This article seeks to explore the efforts of the Hennepin County Medical Center (HCMC) emergency department. HCMC serves the Minneapolis community as a Level I trauma center (adult and pediatric) and as a safety net hospital for Minneapolis and the surrounding Hennepin County. HCMC engaged with a community provider (YourPath) in the provision of peer support service connections to care for individuals who present with opioid overdose concerns. In this article, we will review the structure and function of the collaborative effort, we will review the preliminary outcomes from pilot data, and we will discuss the impact of this program on the ongoing management of complex patients with opioid use disorders.


The HCMC - YourPath partnership was designed to work with patients with substance use concerns in the Emergency department and in the Acute Psychiatric Services (APS) department, a 15-bed unit for individuals in acute crisis. The goal of the program is to engage patients in these settings with concerns related to use of any substance through the unique skillset and approach offered by Certified Peer Recovery Specialists (CPRS). A CPRS is a person who has experienced issues related to substance use and recovery, has completed the requisite allotment of training hours related to non-clinical recovery supports, and has passed the state recovery exam or another exam with reciprocity. 

The focus of this pilot project was to develop and improve the care stream for targeted HCMC patients seen in the emergency department/APS with a known overdose from opioids in the community. Peers can engage in a manner that is unique within healthcare, using their lived experience to connect and relate to the individual seeking assistance. In addition to their CPRS training, the YourPath staff in this environment have many of the same experiences that the patients served have had - non-fatal overdoses, incarceration, trauma and abuse, and repeated treatment episodes. Through their presence in this setting, the program can engage an underserved and particularly vulnerable population in a manner that appears to be more effective with some patients.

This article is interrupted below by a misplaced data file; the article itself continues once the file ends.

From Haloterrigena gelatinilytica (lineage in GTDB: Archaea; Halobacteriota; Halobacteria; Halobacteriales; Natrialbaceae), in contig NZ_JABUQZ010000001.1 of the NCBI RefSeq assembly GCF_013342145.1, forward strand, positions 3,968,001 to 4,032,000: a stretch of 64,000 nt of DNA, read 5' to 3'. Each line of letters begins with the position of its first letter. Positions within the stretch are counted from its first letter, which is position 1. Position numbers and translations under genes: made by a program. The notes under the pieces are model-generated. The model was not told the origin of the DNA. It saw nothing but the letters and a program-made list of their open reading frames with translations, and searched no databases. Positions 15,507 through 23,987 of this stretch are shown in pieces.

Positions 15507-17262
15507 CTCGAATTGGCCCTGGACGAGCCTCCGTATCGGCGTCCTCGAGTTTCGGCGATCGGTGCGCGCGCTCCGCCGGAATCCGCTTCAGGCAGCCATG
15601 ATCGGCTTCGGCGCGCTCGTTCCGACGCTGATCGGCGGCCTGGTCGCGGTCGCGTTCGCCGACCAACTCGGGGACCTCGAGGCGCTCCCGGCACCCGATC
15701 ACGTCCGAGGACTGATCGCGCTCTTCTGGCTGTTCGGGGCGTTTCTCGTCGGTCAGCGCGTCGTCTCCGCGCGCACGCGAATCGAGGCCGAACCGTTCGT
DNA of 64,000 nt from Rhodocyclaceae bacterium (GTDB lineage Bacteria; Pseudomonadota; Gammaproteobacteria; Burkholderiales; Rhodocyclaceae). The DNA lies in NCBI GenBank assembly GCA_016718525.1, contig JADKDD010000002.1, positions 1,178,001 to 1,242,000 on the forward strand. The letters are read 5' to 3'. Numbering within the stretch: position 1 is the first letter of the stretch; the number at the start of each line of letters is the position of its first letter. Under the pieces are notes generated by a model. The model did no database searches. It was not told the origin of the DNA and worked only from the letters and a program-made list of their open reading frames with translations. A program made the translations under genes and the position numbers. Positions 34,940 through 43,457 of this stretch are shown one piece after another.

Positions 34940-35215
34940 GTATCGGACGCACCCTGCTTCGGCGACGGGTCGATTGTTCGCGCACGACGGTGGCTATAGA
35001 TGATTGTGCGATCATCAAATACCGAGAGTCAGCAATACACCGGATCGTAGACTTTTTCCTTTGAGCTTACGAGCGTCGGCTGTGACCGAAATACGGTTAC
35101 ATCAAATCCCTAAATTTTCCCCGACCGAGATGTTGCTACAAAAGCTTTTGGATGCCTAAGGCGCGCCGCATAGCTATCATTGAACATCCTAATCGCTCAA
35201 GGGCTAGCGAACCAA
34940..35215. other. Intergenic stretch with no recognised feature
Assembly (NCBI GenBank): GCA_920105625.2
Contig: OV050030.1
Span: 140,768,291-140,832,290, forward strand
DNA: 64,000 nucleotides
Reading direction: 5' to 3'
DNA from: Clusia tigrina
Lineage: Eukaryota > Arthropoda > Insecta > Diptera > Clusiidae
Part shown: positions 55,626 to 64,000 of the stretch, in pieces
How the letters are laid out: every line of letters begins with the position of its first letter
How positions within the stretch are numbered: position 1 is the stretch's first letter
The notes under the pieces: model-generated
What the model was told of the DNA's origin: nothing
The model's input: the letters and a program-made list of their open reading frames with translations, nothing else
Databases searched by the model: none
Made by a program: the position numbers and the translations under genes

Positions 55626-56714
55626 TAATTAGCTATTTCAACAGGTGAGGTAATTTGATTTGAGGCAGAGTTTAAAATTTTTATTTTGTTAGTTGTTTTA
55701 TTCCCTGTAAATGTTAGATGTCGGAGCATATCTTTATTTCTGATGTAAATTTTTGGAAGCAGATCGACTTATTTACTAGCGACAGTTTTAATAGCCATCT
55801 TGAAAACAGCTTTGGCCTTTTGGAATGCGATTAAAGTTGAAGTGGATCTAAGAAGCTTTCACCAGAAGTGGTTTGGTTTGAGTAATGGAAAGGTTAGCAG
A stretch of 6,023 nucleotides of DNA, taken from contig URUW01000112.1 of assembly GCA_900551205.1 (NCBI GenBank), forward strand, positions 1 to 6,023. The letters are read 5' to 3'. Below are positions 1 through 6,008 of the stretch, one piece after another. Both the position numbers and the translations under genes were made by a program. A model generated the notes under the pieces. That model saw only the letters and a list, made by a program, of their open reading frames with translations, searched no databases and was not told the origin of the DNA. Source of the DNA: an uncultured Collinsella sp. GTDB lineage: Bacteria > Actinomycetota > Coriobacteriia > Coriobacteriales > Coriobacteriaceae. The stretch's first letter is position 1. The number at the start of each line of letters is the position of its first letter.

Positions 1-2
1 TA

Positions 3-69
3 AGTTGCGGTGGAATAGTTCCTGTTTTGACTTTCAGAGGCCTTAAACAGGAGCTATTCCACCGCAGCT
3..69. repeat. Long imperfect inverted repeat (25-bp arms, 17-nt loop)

The peers are consulted via other members of the hospital staff through the electronic medical record or through direct communication. Any member of the care team can submit a consultation, and every effort is made for the peer staff to work within the existing workflow. Peers are co-located within the hospital, which allows for near-immediate response times. This program relies heavily on the use of the Health Insurance Portability and Accountability Act (HIPAA) compliant YourPath technology platform. Peers have a tablet that can be handed to the patient, or used with the patient to: 

  • Complete forms and assessments
  • Register for the YourPath care platform, which helps engage patients post-discharge
  • Identify relevant local and community resources for issues related to treatment, wellness, and social determinants of health and make referrals/intake appointments
  • Live chat with integrated medical and clinical staff if needed
  • Complete video visits for medical and clinical appointments as needed